Grant: $498,468 - National Institutes of Health - Sep. 28, 2009
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Award Description: This application addresses the broad Challenge Area (03) Biomarker Discovery and Validation and specific Challenge topic, 03-MH-101: Biomarkers in Mental Disorders and is entitled: Biomarkers of Suicide Risk in Adolescents and Young Adults: Factors that Contribute to High Risk in Bipolar Disorder. The proposed study addresses a critical gap in knowledge that could have a major impact on progress in suicide prevention: identification of neural circuitry biomarkers of adolescent and young adult suicidality and the biological and environmental factors that contribute to their development. Each year, over one million individuals lose their lives to suicide worldwide, including more than 32,000 Americans. For adolescents and young adults, suicide is the 3rd leading cause of mortality. Suicide is preventable. The critical issues in its prevention are its early identification and addressing its risk factors; however, biomarkers for adolescent and young adult suicidality have not been identified. The development of biomarkers of suicide in adolescents and young adults is especially critical, as it could contribute not only to prevention of suicide in this age group, but evidence suggests that antecedents to suicide through adulthood are present in childhood and adolescence during which biological and environmental factors alter the development of neural circuitry leading to lifelong increases in suicide vulnerability. The proposed study brings together a new multidisciplinary team of investigators to focus on the identification of neural circuitry biomarkers of adolescent and young adult suicidality. This includes investigators with expertise that spans basic molecular neuroscience, genetic, development, child and adult psychiatry, neuropsychology and neuroimaging study. Adolescents and young adults with bipolar disorder (BD) with a history of suicide attempts will be compared to adolescents and young adults with BD without a history of suicide attempts, as well as adolescents and young adults who do not have a psychiatric disorder. Suicidality in BD will be the focus of this project, initiating this new program of research in adolescent/young adult suicide, as BD is associated with one of the highest rates of suicide from amongst psychiatric disorders and is associated with a high rate of suicide in adolescents and young adults. Thus, study of development of suicide in BD could lead to the development of biomarkers associated with high risk for suicide and aid the development of prevention strategies that could be targeted to this high-risk group.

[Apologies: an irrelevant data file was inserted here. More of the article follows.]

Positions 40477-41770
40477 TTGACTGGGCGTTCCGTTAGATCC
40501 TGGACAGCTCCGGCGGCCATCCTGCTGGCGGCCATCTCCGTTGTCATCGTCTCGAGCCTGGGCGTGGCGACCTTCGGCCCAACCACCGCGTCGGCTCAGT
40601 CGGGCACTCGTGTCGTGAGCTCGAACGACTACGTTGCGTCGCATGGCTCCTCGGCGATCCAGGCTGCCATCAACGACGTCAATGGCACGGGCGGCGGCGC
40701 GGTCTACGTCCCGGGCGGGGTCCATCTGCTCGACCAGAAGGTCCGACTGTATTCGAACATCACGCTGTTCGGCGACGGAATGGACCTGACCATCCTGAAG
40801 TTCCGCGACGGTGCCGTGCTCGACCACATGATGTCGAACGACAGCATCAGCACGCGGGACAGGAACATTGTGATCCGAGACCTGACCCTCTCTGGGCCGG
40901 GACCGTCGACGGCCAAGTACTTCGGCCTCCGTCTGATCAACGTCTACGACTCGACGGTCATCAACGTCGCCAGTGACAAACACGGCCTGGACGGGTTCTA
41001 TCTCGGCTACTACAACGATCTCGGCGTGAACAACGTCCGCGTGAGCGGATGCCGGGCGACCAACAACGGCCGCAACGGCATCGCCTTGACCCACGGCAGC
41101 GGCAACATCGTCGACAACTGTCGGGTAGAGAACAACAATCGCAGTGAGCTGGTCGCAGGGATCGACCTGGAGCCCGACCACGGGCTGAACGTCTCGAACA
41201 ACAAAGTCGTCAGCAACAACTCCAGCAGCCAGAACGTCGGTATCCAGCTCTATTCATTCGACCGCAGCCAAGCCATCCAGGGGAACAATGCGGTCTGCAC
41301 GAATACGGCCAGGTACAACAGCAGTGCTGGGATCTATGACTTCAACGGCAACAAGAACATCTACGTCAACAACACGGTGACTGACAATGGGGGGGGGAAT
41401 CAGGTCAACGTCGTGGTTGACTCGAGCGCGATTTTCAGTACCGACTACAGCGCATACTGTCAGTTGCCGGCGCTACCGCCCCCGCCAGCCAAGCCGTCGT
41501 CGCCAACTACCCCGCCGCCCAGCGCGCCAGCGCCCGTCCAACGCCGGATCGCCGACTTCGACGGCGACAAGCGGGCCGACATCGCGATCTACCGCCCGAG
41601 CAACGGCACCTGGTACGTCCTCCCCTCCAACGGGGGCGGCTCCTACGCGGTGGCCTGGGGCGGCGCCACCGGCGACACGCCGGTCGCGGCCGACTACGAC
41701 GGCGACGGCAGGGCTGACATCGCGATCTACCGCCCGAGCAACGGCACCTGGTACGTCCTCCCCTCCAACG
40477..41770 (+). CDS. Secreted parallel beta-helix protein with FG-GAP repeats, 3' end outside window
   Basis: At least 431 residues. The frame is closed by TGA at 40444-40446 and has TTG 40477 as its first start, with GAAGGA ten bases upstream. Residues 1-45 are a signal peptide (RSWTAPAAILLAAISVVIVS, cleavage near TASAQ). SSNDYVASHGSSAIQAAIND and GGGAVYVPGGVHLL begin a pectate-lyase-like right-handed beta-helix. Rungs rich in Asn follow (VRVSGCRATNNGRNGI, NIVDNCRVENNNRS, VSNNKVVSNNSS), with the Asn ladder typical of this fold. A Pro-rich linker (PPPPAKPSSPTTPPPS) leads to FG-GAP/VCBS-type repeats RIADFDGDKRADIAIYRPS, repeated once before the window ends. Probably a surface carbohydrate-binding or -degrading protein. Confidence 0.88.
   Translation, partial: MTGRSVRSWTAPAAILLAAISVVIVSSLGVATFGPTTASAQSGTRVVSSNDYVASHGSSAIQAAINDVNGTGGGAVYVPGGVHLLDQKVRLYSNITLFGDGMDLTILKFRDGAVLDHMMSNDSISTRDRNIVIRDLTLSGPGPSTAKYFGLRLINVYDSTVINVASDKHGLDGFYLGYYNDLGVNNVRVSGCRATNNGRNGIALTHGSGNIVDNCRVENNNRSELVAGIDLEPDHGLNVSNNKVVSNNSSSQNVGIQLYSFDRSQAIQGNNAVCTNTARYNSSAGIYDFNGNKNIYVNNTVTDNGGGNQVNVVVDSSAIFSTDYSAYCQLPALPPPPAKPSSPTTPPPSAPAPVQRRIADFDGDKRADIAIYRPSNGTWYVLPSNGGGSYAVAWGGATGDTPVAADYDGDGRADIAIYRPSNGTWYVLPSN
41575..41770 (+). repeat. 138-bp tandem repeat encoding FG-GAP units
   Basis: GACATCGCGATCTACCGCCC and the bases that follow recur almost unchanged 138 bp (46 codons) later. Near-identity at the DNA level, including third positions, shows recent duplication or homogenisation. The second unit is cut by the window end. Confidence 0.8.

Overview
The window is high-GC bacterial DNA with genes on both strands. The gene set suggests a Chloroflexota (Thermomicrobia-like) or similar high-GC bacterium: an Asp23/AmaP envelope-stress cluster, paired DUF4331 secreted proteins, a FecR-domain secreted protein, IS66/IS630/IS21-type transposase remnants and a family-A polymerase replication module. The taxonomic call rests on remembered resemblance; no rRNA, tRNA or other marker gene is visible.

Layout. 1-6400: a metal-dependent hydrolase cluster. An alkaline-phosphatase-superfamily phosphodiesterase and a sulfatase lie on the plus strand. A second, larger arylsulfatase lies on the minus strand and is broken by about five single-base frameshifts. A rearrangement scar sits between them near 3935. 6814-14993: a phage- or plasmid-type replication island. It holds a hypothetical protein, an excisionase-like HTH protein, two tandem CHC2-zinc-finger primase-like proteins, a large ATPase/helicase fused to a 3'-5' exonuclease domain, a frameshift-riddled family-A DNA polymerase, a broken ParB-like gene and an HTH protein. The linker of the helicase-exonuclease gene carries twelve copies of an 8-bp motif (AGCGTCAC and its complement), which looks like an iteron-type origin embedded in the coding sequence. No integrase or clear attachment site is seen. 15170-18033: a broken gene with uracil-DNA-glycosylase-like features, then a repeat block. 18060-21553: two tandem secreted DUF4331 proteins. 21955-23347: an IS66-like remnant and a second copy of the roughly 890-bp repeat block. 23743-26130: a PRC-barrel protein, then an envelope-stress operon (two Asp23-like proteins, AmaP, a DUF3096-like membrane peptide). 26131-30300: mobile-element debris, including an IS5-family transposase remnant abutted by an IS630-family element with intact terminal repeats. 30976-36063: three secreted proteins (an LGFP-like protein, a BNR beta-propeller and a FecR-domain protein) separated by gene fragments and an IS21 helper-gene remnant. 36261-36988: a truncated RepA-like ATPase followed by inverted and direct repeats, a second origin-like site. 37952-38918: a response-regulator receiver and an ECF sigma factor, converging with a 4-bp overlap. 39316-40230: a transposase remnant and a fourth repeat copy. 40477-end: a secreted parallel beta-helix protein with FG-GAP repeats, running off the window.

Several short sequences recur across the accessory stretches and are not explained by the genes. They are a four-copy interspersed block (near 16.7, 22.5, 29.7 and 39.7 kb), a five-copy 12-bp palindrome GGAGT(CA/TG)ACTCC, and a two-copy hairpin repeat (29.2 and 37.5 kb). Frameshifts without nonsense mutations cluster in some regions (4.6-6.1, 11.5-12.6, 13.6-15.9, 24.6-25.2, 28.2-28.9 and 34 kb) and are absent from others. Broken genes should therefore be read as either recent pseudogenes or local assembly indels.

Project Description: See Award Description
Jobs Summary: None (Total jobs reported: 0)
Project Status: Not Started
This award's data was last updated on Sep. 28, 2009. Help expand these official descriptions using the wiki below.